How Long will it take for my Rescue Dog to Settle?

I learnt that it’s important to consider their background and the way that they were treated by previous owners to figure out what is scary for them and what is OK. As a general rule it takes them 3 days to get out of the ‘shell shocked’ stage, 3 weeks to start to adjust and 3 months to finally feel comfortable and build trust. So it is important that you give them that time is you rescue a Jack Russell.

Where to get your Rescue Jack Russell

Go to a reputable charity or dog shelter to rescue your Jack Russell. This will mean that they have had the necessary checks needed to be rehomed. They will have been neutered, microchipped and vaccinated. I have adopted Jack Russells from both the RSPCA and the Dog’s Trust. There are also several websites dedicated to terrier rescue.

RSPCA – These dogs are often rescued from abusive situations or households with domestic violence. As a result, they will need extra patience, love and care. We got our Blake from here and although he has been a challenge, he has an extremely strong bond with us now and we love him so much! The RSPCA is the largest animal welfare charity in the UK.

Dog’s Trust – The Dogs Trust is the charity where I got my first rescue JRT – Milo. You can filter on the website by size and breed which is great if you are specifically looking for a Jack Russell. They have branches all around the UK including Glasgow, Manchester, Leeds and Devon.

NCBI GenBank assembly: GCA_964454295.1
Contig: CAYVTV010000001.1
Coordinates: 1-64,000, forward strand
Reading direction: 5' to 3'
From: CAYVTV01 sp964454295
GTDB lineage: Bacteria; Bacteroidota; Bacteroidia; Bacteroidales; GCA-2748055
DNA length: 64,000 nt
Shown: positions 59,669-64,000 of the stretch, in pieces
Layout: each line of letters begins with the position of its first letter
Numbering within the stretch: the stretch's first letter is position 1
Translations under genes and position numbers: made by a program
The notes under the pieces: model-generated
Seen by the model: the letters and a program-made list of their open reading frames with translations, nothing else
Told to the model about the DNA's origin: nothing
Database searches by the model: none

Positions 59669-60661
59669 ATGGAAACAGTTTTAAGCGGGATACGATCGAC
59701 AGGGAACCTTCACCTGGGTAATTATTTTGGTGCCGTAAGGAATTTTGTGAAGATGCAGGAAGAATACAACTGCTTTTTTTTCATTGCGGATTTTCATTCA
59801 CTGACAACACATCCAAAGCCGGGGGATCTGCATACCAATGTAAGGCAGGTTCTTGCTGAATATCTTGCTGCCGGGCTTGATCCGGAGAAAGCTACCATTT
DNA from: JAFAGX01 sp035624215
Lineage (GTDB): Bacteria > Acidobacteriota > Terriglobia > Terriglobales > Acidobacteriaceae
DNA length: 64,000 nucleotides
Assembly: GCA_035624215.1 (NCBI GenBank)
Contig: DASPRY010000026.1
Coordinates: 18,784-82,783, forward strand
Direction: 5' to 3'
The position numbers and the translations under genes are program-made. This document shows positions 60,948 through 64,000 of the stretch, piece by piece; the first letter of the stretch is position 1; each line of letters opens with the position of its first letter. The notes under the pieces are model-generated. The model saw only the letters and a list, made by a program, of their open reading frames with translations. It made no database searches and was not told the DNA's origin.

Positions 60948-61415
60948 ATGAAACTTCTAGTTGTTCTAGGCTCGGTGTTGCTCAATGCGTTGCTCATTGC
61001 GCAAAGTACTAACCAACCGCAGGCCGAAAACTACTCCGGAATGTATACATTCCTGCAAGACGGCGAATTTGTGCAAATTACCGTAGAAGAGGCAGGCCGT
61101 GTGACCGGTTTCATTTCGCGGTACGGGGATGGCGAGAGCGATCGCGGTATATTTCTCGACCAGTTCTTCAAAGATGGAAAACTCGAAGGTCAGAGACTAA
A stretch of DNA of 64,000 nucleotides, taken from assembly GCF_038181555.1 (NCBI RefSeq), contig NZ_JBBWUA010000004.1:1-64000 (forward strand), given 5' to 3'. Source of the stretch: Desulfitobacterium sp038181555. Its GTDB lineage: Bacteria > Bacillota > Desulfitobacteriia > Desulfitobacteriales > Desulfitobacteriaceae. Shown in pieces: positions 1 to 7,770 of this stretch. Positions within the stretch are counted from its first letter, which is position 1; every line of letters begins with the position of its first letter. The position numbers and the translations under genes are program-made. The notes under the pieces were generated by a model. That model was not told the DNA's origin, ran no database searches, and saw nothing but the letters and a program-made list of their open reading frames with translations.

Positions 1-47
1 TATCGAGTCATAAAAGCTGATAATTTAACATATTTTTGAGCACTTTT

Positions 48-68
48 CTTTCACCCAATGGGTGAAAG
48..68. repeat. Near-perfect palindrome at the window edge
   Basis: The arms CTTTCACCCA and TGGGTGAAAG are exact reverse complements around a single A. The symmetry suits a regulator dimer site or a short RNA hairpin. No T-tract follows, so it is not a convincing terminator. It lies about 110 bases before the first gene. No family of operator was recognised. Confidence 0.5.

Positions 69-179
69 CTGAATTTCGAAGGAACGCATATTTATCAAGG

Oldies – Dedicated to the rescue of Older senior dogs, this is a great website to find an older Jack Russell.

Have you ever rescued a Jack Russell? If so, we would love to hear you and find out how you are getting on! Please comment on our blog below 😉

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4 thoughts on “Rescue a Jack Russell

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  • April 13, 2022 at 11:10 am

    Me and my partner have a 11 month old Jack Russel, he is proving to be too much for us and I feel like I can’t give him the time and attention and training that he deserves and needs, especially with us both working full time. We have come to the decision that we think he would benefit from being with someone else who can give him what he needs.

    To add to this point the reason why we need to give him up is because he is too much for us and we just don’t have the time and he has started resource guarding but we feel like because we are both so busy with work we can’t give him the appropriate training he needs for his resource guarding.

    So do you have any spaces available to take him on or do you have anyone to recommend we try?

    • May 12, 2022 at 9:02 pm

      Unfortunately are are bloggers, not a rescue centre. But we would recommend the Dogs Trust – we have adopted Jack Russells from there previously.